... gamma=2.5,
... history_file="community-history2")
>>> gt.graph_draw(g, pos=pos, pin=True, vsize=0.3, vcolor=spins,
... output="comm2.pdf", size=(10,10))
... gamma=2.5, history_file="community-history2")
>>> gt.graph_draw(g, pos=pos, vertex_fill_color=spins, output_size=(420, 420), output="comm2.pdf")
<...>
>>> figure(figsize=(6, 4))
<...>
>>> clf()
>>> xlabel("iterations")
<...>
>>> ylabel("number of communities")
......@@ -239,7 +237,7 @@ def modularity(g, prop, weight=None):
--------
community_structure: obtain the community structure
modularity: calculate the network modularity
condensation_graph: network of communities
condensation_graph: Network of communities, or blocks
Notes
-----
......@@ -307,9 +305,9 @@ def condensation_graph(g, prop, weight=None):
See Also
--------
community_structure: obtain the community structure
modularity: calculate the network modularity
condensation_graph: network of communities
community_structure: Obtain the community structure
modularity: Calculate the network modularity
condensation_graph: Network of communities, or blocks
Notes
-----
......@@ -324,13 +322,12 @@ def condensation_graph(g, prop, weight=None):
>>> from numpy.random import poisson, seed
>>> seed(42)
>>> g = gt.random_graph(1000, lambda: poisson(3), directed=False)
>>> g = gt.GraphView(g, vfilt=gt.label_largest_component(g))
>>> spins = gt.community_structure(g, 10000, 100)
>>> ng = gt.condensation_graph(g, spins)
>>> size = ng[0].new_vertex_property("double")
>>> size.a = log(ng[2].a+1)
>>> gt.graph_draw(ng[0], vsize=size, vcolor=ng[1], splines=True,
... eprops={"len":20, "penwidth":10}, vprops={"penwidth":10},
... output="comm-network.pdf", size=(10,10))
>>> size.a = 50 * ng[2].a / ng[2].a.max()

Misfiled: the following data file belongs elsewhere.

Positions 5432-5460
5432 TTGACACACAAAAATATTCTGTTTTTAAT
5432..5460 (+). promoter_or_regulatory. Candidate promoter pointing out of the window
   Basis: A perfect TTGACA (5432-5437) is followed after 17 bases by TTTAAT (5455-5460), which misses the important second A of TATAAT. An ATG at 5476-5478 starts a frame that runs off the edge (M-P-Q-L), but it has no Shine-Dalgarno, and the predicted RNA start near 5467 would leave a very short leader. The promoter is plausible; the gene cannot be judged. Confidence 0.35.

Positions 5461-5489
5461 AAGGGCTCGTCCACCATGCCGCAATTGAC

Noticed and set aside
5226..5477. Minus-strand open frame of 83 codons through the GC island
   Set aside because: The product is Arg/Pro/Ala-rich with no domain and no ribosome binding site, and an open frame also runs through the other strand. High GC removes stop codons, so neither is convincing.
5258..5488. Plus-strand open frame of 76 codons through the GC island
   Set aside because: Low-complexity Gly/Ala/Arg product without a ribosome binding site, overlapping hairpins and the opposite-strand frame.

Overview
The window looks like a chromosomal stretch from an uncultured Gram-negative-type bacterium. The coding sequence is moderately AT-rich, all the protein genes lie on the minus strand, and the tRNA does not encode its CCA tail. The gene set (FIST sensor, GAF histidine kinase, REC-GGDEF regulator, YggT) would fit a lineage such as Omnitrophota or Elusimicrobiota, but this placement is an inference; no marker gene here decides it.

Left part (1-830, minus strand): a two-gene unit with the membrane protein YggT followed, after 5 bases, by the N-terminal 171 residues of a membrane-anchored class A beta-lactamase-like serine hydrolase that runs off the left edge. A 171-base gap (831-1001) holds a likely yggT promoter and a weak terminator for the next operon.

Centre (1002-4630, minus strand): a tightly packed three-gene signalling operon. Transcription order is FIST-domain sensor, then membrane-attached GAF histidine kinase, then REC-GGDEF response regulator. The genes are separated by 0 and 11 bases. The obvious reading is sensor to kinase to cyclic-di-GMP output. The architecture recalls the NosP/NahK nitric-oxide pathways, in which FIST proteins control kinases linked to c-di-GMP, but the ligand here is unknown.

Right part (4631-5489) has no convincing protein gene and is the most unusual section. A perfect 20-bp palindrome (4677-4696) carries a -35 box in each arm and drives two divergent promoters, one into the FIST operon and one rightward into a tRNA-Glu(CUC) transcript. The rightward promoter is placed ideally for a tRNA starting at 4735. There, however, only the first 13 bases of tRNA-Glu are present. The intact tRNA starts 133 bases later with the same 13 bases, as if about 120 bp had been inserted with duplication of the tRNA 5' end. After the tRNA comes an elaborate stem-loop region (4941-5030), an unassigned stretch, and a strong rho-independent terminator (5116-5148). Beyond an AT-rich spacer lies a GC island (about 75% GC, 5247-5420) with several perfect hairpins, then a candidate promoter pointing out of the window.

>>> gt.graph_draw(ng[0], vertex_fill_color=ng[1], vertex_size=size, output="comm-network.pdf")
<...>
.. figure:: comm-network.*
......
......@@ -269,9 +269,9 @@ def corr_hist(g, deg_source, deg_target, bins=[[0, 1], [0, 1]], weight=None,
... directed=False, mix_time=100)
>>> h = gt.corr_hist(g, "out", "out")
>>> clf()
>>> xlabel("source out-degree")
>>> xlabel("Source out-degree")
<...>
>>> ylabel("target out-degree")
>>> ylabel("Target out-degree")
<...>
>>> imshow(h[0], interpolation="nearest")
<...>
......@@ -355,9 +355,9 @@ def combined_corr_hist(g, deg1, deg2, bins=[[0, 1], [0, 1]], float_count=True):
>>> g = gt.random_graph(10000, lambda: sample_k(40))
>>> h = gt.combined_corr_hist(g, "in", "out")
>>> clf()
>>> xlabel("in-degree")
>>> xlabel("In-degree")
<...>
>>> ylabel("out-degree")
>>> ylabel("Out-degree")
<...>
>>> imshow(h[0], interpolation="nearest")
<...>
......@@ -447,12 +447,12 @@ def avg_neighbour_corr(g, deg_source, deg_target, bins=[0, 1], weight=None):
... directed=False, mix_time=100)
>>> h = gt.avg_neighbour_corr(g, "out", "out")
>>> clf()
>>> xlabel("source out-degree")
>>> xlabel("Source out-degree")
<...>
>>> ylabel("target out-degree")
>>> ylabel("Target out-degree")
<...>
>>> errorbar(h[2][:-1], h[0], yerr=h[1], fmt="o")
(...)
<...>
>>> savefig("avg_corr.pdf")
.. figure:: avg_corr.*
......@@ -524,12 +524,12 @@ def avg_combined_corr(g, deg1, deg2, bins=[0, 1]):
>>> g = gt.random_graph(10000, lambda: sample_k(40))
>>> h = gt.avg_combined_corr(g, "in", "out")
>>> clf()
>>> xlabel("in-degree")
>>> xlabel("In-degree")
<...>
>>> ylabel("out-degree")
>>> ylabel("Out-degree")
<...>
>>> errorbar(h[2][:-1], h[0], yerr=h[1], fmt="o")
(...)
<...>
>>> savefig("combined_avg_corr.pdf")
.. figure:: combined_avg_corr.*
......
......@@ -19,23 +19,45 @@
# along with this program. If not, see <http://www.gnu.org/licenses/>.
"""
``graph_tool.draw`` - Graph drawing
-----------------------------------
``graph_tool.draw`` - Graph drawing and layout
----------------------------------------------
Summary
+++++++
Layout algorithms
=================
.. autosummary::
:nosignatures:
graph_draw
sfdp_layout
fruchterman_reingold_layout
arf_layout
random_layout
cairo_draw
Graph drawing
=============
.. autosummary::
:nosignatures:
graph_draw
graphviz_draw
Low-level graph drawing
^^^^^^^^^^^^^^^^^^^^^^^
.. autosummary::
:nosignatures:
cairo_draw
interactive_window
GraphWidget
GraphWindow
Contents
++++++++
"""
......@@ -177,7 +199,7 @@ def fruchterman_reingold_layout(g, weight=None, a=None, r=1., scale=None,
>>> seed(42)
>>> g = gt.price_network(300)
>>> pos = gt.fruchterman_reingold_layout(g, n_iter=1000)
>>> gt.graph_draw(g, pos=pos, pin=True, output="graph-draw-fr.pdf")
>>> gt.graph_draw(g, pos=pos, output="graph-draw-fr.pdf")
<...>
.. figure:: graph-draw-fr.*
......@@ -258,7 +280,7 @@ def arf_layout(g, weight=None, d=0.5, a=10, dt=0.001, epsilon=1e-6,
>>> seed(42)
>>> g = gt.price_network(300)
>>> pos = gt.arf_layout(g, max_iter=0)
>>> gt.graph_draw(g, pos=pos, pin=True, output="graph-draw-arf.pdf")
>>> gt.graph_draw(g, pos=pos, output="graph-draw-arf.pdf")
<...>
.. figure:: graph-draw-arf.*
......